On rocking kids to sleep
As hard as we try to get out of the bad habits of parenting – or, at least, the bad habits we stumbled into the first time around, with Sierra, who at times (like most first children, I assume) served as more of a test subject than a child, our best guesses at sound parenting nothing more than a series of experimentation – we often fall back into them.
We understand that children don’t learn to fall asleep on their own until they are set down while awake – no rocking to sleep, no snoring before letting go. We know this firsthand, thanks to the nightmare of Sierra’s sleep schedule through the first 15 months and her refusal to sleep without a full narcotic dose of rocking and singing.
Yet, I can’t help at this point – a full two and a half years into this parenting business, and over nine months into trying to figure out kid #2 – but want to rock him to sleep. To closed-eyes, shallow-breath, oops-I-let-go-too-early-but-he’s-totally-not-waking-up sleep.
I don’t care if he wakes up, wondering where he is, confused as to how he got to this point, crying and wailing and wanting someone to help him return to the state he was in before he zonked out: in the arms of a parent, safe from the world.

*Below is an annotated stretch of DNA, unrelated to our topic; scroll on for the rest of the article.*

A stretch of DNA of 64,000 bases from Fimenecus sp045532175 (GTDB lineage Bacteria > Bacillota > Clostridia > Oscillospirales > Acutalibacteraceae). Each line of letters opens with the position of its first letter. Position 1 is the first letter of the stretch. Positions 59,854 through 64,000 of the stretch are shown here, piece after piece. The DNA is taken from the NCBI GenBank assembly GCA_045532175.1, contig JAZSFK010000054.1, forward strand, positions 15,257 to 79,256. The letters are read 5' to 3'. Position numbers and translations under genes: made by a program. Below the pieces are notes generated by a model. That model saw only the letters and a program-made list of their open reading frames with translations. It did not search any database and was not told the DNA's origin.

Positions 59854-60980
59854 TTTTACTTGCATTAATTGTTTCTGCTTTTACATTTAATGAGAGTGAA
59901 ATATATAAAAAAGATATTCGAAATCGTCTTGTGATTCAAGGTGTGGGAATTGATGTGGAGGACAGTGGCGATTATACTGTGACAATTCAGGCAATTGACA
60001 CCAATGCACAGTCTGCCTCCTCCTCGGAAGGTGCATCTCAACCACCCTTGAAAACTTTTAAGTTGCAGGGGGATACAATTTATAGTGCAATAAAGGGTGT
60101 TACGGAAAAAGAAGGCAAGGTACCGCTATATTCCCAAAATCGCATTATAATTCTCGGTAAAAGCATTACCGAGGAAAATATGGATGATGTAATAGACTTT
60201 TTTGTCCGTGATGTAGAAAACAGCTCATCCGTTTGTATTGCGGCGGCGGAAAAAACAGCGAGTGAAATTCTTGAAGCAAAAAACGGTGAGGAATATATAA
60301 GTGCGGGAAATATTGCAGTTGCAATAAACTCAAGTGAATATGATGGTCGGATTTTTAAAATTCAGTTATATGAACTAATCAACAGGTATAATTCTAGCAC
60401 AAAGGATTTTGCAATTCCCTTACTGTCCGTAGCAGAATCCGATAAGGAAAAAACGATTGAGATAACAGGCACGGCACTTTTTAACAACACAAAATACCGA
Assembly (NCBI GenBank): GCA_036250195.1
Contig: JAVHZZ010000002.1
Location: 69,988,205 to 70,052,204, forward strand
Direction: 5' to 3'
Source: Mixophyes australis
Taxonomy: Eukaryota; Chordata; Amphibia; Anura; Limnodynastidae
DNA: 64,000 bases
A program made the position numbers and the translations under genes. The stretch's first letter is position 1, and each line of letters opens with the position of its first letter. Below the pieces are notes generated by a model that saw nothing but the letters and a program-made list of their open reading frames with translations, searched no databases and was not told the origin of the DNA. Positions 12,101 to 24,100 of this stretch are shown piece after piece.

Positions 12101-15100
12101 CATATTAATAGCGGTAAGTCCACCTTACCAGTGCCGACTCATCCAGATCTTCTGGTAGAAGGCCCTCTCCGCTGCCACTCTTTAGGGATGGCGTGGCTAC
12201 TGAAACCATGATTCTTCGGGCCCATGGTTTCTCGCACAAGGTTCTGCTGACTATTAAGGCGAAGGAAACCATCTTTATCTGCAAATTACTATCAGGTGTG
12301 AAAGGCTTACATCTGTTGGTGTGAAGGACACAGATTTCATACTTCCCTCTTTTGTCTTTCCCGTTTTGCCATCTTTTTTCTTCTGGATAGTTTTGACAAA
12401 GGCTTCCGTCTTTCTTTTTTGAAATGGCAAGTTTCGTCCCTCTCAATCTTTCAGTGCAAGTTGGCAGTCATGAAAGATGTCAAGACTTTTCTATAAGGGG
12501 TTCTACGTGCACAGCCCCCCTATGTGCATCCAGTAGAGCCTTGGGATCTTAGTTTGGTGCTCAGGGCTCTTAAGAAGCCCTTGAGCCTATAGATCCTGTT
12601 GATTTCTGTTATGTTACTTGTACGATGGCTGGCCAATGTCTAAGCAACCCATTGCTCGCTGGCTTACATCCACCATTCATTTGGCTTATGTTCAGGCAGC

I don’t care if he takes a few extra months before we’re able to set him in bed, turn off the light and say “good night!” without swaddling and rocking and feeding and snuggling and the rest of the routine.
I don’t care, because, as I realized while rocking him tonight, he’s only got a few more months of needing us to fall asleep. Where Sierra is totally self-sufficient in the sleep category, Isaac still clings to us for protection, still curls up in the den our arms form around him, still looks to us for that basic need.
I don’t care, because I know someday that will be gone. He’ll fight going to sleep, but in a different way. In a combative way. No longer looking to us to help him, he’ll see us a foes – as the adults standing in the way of another hour of television.
So for now, I’ll rock him. To sleep. For whatever he needs. And wait for the day when he realizes he can let go.